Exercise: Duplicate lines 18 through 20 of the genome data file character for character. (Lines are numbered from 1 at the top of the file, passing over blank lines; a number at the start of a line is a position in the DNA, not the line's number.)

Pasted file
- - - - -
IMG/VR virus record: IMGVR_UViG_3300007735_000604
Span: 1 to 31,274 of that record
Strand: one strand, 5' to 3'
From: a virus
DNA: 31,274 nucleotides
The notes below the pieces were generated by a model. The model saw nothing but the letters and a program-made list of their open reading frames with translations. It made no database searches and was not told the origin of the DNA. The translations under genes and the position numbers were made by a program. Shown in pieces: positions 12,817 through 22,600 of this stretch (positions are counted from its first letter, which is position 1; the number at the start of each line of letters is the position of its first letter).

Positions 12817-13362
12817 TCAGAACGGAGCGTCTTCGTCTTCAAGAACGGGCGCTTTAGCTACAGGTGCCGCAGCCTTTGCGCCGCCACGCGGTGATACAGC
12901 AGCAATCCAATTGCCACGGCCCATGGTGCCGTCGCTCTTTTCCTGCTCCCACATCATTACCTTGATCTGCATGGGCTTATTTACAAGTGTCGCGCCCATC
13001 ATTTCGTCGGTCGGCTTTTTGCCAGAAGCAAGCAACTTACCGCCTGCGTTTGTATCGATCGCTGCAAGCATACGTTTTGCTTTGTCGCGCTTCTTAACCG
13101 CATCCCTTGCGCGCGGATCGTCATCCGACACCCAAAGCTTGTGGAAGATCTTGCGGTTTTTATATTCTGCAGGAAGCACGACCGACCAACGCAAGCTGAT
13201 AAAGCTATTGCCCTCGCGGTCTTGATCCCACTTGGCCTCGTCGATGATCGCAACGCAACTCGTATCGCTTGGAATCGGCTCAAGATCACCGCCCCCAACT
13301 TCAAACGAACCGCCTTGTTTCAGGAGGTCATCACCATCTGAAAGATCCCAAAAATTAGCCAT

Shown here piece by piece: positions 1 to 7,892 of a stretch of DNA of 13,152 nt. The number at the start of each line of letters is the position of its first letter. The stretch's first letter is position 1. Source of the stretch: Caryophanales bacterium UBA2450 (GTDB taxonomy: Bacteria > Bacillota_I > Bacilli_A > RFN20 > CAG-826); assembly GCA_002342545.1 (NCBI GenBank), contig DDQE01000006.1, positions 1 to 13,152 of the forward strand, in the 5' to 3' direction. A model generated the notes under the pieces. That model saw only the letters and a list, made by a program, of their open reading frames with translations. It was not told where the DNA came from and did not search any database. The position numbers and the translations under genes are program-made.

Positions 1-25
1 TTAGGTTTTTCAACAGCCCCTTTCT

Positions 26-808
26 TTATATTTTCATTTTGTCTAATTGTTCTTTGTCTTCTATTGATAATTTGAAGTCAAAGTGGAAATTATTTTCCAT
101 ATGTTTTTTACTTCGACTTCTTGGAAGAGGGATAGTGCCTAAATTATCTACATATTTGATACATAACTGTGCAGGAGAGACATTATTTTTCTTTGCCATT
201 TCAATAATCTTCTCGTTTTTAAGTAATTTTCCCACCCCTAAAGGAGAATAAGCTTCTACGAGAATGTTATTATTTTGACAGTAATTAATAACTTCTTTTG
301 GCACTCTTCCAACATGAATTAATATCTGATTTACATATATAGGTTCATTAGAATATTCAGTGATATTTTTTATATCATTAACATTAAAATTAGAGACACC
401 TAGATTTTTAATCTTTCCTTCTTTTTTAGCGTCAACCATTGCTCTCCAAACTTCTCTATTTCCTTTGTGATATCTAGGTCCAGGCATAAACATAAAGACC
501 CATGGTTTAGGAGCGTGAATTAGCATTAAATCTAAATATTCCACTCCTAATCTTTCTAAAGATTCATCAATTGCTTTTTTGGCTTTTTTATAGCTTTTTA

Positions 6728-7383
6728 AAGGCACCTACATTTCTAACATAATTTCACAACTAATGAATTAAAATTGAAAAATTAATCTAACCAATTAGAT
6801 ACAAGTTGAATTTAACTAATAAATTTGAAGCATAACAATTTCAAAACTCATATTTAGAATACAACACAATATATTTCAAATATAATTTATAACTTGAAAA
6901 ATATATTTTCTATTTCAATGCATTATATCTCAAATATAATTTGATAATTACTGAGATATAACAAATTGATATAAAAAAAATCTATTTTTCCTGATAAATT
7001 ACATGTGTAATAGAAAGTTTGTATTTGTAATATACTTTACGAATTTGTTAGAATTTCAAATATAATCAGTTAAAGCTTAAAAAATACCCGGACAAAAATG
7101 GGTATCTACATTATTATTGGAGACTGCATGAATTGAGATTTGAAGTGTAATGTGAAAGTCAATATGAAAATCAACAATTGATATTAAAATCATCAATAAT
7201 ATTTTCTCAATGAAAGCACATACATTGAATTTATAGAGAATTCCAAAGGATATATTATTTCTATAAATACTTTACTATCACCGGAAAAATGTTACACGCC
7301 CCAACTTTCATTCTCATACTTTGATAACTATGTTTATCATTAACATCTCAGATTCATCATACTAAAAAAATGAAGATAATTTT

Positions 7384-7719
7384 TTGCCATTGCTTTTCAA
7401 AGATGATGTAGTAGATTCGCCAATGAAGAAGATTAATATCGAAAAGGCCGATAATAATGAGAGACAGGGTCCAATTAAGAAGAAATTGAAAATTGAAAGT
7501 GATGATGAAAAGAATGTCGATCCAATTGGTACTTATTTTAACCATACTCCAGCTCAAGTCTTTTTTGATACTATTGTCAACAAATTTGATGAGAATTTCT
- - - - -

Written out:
26 TTATATTTTCATTTTGTCTAATTGTTCTTTGTCTTCTATTGATAATTTGAAGTCAAAGTGGAAATTATTTTCCAT
101 ATGTTTTTTACTTCGACTTCTTGGAAGAGGGATAGTGCCTAAATTATCTACATATTTGATACATAACTGTGCAGGAGAGACATTATTTTTCTTTGCCATT
201 TCAATAATCTTCTCGTTTTTAAGTAATTTTCCCACCCCTAAAGGAGAATAAGCTTCTACGAGAATGTTATTATTTTGACAGTAATTAATAACTTCTTTTG